Epilepsy is the most common and highest impact neurological disorder and there are no medical cures because the pathophysiological brain mechanisms are poorly understood. The condition arises from excitation-inhibition imbalance in neocortical networks, with considerable heterogeneity correlating with variable response to antiseizure drugs. Approximately 50-70% patients report that seizures are triggered by changes in internal milieu (e.g. sleep, stress) or external environment (e.g. photosensitivity) under genetic influence (Pal laboratory). Photosensitive patients appear to respond better to sodium valproate.
We hypothesize that photosensitivity is due to a failure of normal adaptation mechanisms, which are restored through medication, and that the origin of photosensitivity results from dysregulated inhibition. The Cooke laboratory is gaining a deep understanding of mechanisms underlying visual adaptation using invasive observational and interventional approaches within defined excitatory and inhibitory neural circuits of the mouse visual system. We have developed readouts, such as plasticity of visual-evoked potentials, that can be measured in mice and non-invasively in humans to reveal adaptation effects across different timescales with different mechanisms.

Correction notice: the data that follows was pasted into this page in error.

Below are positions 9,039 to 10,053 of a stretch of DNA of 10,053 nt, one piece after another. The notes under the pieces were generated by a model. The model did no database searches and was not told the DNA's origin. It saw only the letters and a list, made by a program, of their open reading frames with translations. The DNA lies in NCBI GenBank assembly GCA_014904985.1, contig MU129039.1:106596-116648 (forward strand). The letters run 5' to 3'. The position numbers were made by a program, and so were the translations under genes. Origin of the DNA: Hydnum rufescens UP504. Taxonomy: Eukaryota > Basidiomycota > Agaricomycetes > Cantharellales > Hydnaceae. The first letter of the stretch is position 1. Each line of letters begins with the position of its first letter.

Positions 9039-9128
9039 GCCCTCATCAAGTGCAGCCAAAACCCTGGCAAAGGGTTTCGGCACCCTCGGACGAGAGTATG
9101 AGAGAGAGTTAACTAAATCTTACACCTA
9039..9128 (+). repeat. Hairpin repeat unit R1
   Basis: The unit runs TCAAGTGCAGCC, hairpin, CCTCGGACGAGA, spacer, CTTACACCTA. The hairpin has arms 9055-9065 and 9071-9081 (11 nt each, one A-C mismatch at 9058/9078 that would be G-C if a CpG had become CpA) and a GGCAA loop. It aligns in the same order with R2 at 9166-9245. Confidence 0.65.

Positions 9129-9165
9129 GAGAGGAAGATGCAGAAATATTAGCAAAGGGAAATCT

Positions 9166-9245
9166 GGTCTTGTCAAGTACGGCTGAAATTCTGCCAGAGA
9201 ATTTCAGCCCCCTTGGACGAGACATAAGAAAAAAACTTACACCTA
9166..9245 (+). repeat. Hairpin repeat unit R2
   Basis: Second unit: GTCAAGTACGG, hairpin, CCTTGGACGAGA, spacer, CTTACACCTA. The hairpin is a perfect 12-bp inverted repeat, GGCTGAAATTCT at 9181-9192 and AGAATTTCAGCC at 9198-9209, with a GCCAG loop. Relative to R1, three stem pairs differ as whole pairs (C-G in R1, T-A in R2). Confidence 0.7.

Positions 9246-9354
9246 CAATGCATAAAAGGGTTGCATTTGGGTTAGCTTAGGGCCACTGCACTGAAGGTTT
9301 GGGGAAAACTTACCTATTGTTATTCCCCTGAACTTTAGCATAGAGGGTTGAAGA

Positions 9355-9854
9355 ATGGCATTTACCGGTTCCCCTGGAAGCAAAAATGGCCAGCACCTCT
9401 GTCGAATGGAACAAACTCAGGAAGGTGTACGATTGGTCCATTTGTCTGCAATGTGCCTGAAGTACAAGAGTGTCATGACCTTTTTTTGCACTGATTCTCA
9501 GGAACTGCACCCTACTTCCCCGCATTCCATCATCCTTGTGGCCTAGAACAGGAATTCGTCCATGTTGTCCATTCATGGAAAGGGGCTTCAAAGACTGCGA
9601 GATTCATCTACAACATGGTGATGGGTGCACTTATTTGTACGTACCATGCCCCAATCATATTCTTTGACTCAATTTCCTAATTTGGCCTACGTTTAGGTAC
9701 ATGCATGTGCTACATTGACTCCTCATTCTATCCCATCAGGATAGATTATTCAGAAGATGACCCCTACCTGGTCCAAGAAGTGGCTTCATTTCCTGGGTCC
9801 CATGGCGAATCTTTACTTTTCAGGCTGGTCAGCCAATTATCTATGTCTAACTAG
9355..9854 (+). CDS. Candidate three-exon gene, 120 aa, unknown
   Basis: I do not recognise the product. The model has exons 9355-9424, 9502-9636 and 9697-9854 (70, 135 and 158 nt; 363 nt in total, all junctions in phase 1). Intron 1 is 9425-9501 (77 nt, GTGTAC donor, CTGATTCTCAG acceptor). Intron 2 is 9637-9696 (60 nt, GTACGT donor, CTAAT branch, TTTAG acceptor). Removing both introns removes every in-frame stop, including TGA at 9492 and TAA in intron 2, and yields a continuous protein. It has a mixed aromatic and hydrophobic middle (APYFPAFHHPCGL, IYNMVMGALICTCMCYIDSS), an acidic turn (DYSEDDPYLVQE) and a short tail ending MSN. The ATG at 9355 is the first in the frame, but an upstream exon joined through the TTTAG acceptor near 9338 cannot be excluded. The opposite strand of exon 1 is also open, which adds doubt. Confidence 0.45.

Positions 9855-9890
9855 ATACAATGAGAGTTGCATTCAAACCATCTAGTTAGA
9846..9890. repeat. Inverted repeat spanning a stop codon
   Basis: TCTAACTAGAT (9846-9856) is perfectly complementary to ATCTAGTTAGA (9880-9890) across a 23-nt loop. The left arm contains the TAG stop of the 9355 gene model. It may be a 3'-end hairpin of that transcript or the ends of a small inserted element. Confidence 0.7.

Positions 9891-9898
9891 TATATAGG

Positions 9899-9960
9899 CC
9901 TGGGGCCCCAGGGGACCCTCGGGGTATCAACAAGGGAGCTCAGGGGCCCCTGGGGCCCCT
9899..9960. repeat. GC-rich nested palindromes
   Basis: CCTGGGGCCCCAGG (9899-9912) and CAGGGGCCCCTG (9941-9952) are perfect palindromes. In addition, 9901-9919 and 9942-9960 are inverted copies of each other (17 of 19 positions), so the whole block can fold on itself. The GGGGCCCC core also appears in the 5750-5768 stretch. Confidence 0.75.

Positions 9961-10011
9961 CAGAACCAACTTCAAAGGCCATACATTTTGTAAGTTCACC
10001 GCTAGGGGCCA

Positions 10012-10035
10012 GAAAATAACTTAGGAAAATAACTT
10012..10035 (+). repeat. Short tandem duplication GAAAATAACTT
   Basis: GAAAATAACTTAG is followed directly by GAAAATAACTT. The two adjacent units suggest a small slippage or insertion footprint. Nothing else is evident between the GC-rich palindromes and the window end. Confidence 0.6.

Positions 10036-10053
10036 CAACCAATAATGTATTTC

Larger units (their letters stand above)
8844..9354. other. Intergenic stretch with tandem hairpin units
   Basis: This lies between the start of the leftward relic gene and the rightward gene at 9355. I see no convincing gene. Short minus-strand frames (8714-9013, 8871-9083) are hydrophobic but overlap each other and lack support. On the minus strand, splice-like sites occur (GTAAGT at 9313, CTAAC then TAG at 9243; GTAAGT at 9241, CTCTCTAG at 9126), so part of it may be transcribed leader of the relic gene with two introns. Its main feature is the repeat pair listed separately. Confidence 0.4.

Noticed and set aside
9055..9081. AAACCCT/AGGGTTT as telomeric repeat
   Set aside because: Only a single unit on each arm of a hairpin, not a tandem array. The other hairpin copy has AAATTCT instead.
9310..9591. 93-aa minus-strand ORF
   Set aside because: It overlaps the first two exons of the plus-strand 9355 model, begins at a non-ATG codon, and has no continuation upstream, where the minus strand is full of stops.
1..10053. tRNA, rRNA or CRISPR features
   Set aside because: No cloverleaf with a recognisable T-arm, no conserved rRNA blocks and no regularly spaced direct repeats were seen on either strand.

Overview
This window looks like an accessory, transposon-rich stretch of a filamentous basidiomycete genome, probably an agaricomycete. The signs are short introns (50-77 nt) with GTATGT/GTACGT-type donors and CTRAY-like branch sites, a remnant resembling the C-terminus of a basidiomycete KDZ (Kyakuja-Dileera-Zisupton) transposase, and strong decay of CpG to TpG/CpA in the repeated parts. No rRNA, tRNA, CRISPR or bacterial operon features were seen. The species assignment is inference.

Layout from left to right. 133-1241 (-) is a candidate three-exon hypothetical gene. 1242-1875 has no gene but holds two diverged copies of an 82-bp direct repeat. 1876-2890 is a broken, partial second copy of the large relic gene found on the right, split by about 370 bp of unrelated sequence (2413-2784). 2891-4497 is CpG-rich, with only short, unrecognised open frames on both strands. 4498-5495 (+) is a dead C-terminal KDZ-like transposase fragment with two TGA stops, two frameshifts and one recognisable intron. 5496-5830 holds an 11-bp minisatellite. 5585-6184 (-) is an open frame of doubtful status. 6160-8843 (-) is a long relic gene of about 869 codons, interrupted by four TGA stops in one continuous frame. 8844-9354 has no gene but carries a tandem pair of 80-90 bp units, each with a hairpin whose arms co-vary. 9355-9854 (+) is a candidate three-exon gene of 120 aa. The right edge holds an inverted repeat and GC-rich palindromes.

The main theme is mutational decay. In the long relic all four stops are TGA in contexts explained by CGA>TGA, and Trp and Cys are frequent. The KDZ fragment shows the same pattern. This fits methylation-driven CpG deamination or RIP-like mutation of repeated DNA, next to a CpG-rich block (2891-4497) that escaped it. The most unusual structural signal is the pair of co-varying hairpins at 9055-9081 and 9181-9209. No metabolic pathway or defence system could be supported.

The aim of this project will be to assess whether visual cortical adaptation is dysregulated in photosensitive PWE by (a) analysing clinical EEG using quantitative methods (Year 1: clinical, spectral and connectivity analyses), (b) assessing the response of this adaptation to antiseizure drugs that target inhibitory mechanisms and investigating demographic, clinical and genotypic stratification (Year 2: multivariable statistical analysis) and (c) confirming in mice the thalamocortical plasticity mechanisms affected by antiseizure medication (Year 3-4: in vivo electrophysiology, drug application and opto/chemo-genetics in mice).